>+    jsval call;
>+    jsval construct;
>+};

Let's use reserved slots for this, as discussed on IRC.

>+JSString *
>+JSProxyHandler::obj_toString(JSContext *cx, JSObject *proxy)
>+{
>+    JS_ASSERT(proxy->isProxy());
>+    return JS_InternString(cx, proxy->isFunctionProxy()
>+                               ? "[object Function]"
>+                               : "[object Object]");
>+}

We probably don't want to call JS_InternString within the engine. There are a
bunch of runtime-wide atoms; we can use that mechanism for this, right?

>+bool
>+JSProxyHandler::construct(JSContext *cx, JSObject *proxy, JSObject *receiver,
>+                          uintN argc, jsval *argv, jsval *rval)
>+{
>+    JS_ASSERT(OperationInProgress(cx, proxy));
>+    jsval fval = GetConstruct(proxy);
>+    if (fval == JSVAL_VOID) {
>+        /*
>+         * proxy is the constructor, so get proxy.prototype as the proto
>+         * of the new object.
>+         */
>+        if (!JSProxy::get(cx, proxy, receiver, ATOM_TO_JSID(ATOM(classPrototype)), rval))
>+            return false;
>+        JSObject *proto = !JSVAL_IS_PRIMITIVE(*rval) ? JSVAL_TO_OBJECT(*rval) : NULL;
>+
>+        JSObject *newobj = NewObject(cx, &js_ObjectClass, proto, NULL);
>+        *rval = OBJECT_TO_JSVAL(newobj);
>+
>+        /* If the call returns an object, return that, otherwise the original newobj. */
>+        if (!js_InternalCall(cx, newobj, GetCall(proxy), argc, argv, rval))
>+            return false;
>+        if (JSVAL_IS_PRIMITIVE(*rval))
>+            *rval = OBJECT_TO_JSVAL(newobj);
>+
>+        return true;
>+    }
>+    return js_InternalCall(cx, receiver, GetConstruct(proxy), argc, argv, rval);

s/GetConstruct(proxy)/fval/ on that last line, since we already computed it
above.

This is a little confusing for me. My reading of the straw-man spec is that
JSProxy::construct and JSProxyHandler::construct should not take a 'receiver'
argument at all.

The JSClass::construct hook is not the same thing as the constructTrap for
function proxies, so we're probably not implementing the straw-man
correctly. JSClass::construct only virtualizes the function-calling step of
constructing a new object (specifically, step 8 of the [[Construct]] internal
method described in ES5 13.2.2). I think the constructTrap is supposed to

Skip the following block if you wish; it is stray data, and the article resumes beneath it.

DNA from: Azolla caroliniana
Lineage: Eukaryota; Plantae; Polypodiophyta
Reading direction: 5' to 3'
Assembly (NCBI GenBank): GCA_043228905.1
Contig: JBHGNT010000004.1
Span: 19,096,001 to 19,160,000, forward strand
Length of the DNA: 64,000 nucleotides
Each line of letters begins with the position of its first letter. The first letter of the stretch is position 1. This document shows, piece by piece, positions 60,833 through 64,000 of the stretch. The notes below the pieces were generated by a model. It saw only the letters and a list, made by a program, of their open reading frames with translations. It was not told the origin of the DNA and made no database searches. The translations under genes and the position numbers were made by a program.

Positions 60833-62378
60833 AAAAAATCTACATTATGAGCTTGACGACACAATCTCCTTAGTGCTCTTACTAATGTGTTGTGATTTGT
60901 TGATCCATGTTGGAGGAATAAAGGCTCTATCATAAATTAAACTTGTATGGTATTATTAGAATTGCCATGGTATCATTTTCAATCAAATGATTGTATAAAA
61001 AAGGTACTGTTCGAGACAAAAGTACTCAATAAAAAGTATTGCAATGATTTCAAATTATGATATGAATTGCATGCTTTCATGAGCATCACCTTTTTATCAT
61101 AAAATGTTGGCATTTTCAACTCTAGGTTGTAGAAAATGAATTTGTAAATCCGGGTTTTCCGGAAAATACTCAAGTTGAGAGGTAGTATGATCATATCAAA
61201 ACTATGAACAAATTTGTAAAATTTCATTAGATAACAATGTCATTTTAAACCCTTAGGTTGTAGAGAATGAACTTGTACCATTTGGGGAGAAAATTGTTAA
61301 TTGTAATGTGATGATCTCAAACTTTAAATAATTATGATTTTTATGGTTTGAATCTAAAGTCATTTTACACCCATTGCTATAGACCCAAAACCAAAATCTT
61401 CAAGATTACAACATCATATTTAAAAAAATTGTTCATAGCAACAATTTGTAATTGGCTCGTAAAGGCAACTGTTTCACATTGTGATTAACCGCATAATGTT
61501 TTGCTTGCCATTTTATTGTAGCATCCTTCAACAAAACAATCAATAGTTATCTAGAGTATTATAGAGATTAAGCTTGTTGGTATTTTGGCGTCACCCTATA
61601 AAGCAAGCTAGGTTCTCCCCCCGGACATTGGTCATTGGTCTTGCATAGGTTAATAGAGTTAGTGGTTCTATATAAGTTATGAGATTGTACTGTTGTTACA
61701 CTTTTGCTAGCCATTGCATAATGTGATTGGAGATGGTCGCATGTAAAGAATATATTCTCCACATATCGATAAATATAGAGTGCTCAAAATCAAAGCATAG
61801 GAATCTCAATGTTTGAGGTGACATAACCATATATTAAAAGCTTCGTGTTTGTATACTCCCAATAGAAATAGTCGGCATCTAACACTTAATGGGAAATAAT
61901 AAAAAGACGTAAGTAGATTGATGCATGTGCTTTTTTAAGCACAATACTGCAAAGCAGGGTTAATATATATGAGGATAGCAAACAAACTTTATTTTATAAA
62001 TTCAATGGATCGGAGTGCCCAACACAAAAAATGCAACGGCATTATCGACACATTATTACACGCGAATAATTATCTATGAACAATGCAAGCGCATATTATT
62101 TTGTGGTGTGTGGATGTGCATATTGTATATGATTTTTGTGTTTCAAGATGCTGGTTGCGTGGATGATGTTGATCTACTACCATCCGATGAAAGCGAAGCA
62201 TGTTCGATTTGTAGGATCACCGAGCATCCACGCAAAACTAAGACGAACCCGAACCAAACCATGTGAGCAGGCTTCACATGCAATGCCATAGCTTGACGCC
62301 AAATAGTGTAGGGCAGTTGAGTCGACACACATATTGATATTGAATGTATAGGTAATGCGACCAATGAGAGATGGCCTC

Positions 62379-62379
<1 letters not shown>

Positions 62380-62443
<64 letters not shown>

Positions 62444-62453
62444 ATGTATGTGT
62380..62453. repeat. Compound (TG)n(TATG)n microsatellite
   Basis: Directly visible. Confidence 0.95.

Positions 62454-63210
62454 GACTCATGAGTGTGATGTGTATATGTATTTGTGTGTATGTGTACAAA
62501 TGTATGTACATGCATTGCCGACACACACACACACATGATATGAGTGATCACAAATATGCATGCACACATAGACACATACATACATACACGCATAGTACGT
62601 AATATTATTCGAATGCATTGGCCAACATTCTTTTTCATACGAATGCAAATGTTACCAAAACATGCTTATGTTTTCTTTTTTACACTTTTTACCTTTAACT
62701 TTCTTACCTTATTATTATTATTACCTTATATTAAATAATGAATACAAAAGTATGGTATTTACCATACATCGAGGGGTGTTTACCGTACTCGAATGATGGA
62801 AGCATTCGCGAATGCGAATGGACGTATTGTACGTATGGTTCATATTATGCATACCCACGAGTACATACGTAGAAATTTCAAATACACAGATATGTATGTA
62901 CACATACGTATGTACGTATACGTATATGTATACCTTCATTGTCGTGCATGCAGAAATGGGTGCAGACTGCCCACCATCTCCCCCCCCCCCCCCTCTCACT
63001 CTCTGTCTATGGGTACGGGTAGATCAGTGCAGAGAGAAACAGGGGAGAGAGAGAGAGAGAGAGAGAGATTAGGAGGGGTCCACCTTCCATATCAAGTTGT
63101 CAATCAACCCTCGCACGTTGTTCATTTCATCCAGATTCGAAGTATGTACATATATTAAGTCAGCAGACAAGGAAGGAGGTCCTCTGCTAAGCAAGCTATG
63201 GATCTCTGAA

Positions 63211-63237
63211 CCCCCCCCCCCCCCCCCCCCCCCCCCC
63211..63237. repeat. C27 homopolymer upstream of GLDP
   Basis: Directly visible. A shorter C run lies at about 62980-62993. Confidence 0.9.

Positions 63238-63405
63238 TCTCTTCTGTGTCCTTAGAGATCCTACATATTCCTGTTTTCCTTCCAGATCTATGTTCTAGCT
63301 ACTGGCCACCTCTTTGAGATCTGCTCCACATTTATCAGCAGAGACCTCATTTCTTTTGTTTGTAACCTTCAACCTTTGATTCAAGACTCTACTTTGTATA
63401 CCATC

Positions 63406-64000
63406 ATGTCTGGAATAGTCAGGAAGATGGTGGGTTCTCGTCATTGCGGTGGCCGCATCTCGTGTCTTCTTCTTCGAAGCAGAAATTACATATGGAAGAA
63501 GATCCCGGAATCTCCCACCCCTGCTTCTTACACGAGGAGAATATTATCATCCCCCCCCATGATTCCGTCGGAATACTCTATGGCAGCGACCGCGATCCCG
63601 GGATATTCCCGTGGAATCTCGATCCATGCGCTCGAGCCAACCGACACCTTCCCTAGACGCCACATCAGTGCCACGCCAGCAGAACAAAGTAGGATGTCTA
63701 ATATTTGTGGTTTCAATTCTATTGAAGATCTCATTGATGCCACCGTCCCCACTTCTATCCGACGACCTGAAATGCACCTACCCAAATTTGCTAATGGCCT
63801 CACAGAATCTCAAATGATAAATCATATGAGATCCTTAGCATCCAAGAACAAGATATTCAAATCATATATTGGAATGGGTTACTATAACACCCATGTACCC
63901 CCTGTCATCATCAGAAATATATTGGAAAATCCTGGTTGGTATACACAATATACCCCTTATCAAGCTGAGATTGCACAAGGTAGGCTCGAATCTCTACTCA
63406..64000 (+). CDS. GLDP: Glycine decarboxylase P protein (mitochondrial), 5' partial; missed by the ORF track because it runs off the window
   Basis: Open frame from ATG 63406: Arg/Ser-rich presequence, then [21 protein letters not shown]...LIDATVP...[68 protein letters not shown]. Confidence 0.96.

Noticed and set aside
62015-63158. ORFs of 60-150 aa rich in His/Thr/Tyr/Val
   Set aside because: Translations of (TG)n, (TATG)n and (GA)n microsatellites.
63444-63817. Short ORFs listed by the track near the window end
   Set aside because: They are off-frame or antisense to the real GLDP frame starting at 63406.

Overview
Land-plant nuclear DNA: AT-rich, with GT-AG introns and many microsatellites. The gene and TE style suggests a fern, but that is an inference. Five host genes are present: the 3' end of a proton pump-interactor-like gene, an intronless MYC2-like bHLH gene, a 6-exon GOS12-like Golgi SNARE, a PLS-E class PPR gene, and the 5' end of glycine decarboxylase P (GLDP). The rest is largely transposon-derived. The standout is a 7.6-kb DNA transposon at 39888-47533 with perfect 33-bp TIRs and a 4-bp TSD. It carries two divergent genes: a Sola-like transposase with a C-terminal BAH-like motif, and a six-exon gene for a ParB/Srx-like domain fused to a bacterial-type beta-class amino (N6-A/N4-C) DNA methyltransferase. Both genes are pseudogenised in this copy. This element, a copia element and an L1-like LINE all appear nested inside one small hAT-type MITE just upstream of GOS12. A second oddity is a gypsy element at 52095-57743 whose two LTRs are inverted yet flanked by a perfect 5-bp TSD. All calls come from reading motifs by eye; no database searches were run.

virtualize the entire [[Construct]] method.

This further raises the question of whether the straw-man intends that |new x|
can be a primitive value if x happens to be a function proxy. I imagine not; it
should be brought up in the committee.

For now maybe we just file a follow-up bug, unless you know how we want this to
behave -- I don't.

(I can explain what our existing wrappers do if anyone cares--which I doubt;
this is esoterica.)

In jswrapper.cpp:
>+class AutoExceptionTranslator {
>+    JSContext *mCx;
>+    JSCompartment *mCompartment;
>+    bool mOk;
>+
>+  public:
>+    AutoExceptionTranslator(JSContext *cx, JSCompartment *compartment) :
>+        mCx(cx), mCompartment(compartment), mOk(true) {
>+        JS_ASSERT(!cx->throwing);
>+    }
>+
>+    AutoExceptionTranslator() {

This needs to be the destructor! So it wants a tilde: ~AutoExceptionTranslator().

>+        mOk = !mCx->throwing || mCompartment->wrap(mCx, &mCx->exception);

It's no use assigning to mOk, right? If we fail to wrap mCx->exception, we have
to ReportOutOfMemory or something, and then clear mCx->throwing and (the key
part) set mCx->exception to JSVAL_VOID.

>+bool
>+JSCompartment::wrap(JSContext *cx, jsval *vp)

I'm wary of this style of API for wrapping, because the value in *vp might be
left unchanged on error. Then if the caller ignores the error, we have not just
a dropped error but a probable crash (at the next GC) and a likely security
hole.

The mocked-up wrapper code I posted in bug 568671 always puts "wet" and "dry"
values in separate variables. It's a little ritualized (as with milk and meat
in a kosher kitchen), but I think it's worth it. It won't make the code much
longer and we can't be too safe.

(Right now the only way wrapping can fail is OOM. But I think we will have
cases where wrapping will do a security check, so failures will not be hard to
arrange.)

>+    /* Identity is no issue for doubles, so simply always copy them. */
>+    if (JSVAL_IS_DOUBLE(*vp)) {
>+        AutoCompartment(cx, this);
>+        return js_NewNumberInRootedValue(cx, *JSVAL_TO_DOUBLE(*vp), vp);
>+    }

This is an example of a place where we would leave *vp unchanged on error. Not
likely in this case; I'm just saying.

Instead of using AutoCompartment in here, we should just assert at the top that
cx->compartment == this. Let's require the proxy code to know what it's doing
and use AutoCompartment appropriately. Crossing the boundary requires an
AutoCompartment anyway...

>+bool
>+JSCrossCompartmentWrapper::get(JSContext *cx, JSObject *proxy, JSObject *receiver, jsid id, jsval *vp)
>+{
>+    JSCompartment *local = proxy->getCompartment(cx);
>+    JSCompartment *other = wrappedObject(proxy)->getCompartment(cx);
>+    AutoExceptionTranslator translator(cx, local);
>+    return other->wrap(cx, &receiver) &&
>+           other->wrapId(cx, &id) &&
>+           JSWrapper::get(cx, proxy, receiver, id, vp) &&
>+           local->wrap(cx, vp) &&
>+           translator.ok();
>+}

This kind of code needs an AutoCompartment around just these three lines:

    >+    return other->wrap(cx, &receiver) &&
    >+           other->wrapId(cx, &id) &&
    >+           JSWrapper::get(cx, proxy, receiver, id, vp) &&

The fact that we don't have an AutoCompartment around the JSWrapper::get call
looks like a bug to me.

As noted above, checking translator.ok() doesn't do any good; you can just skip that part throughout.
Attachment #449529 - Flags: review?(jorendorff)
Attached patch patch (obsolete) — Splinter Review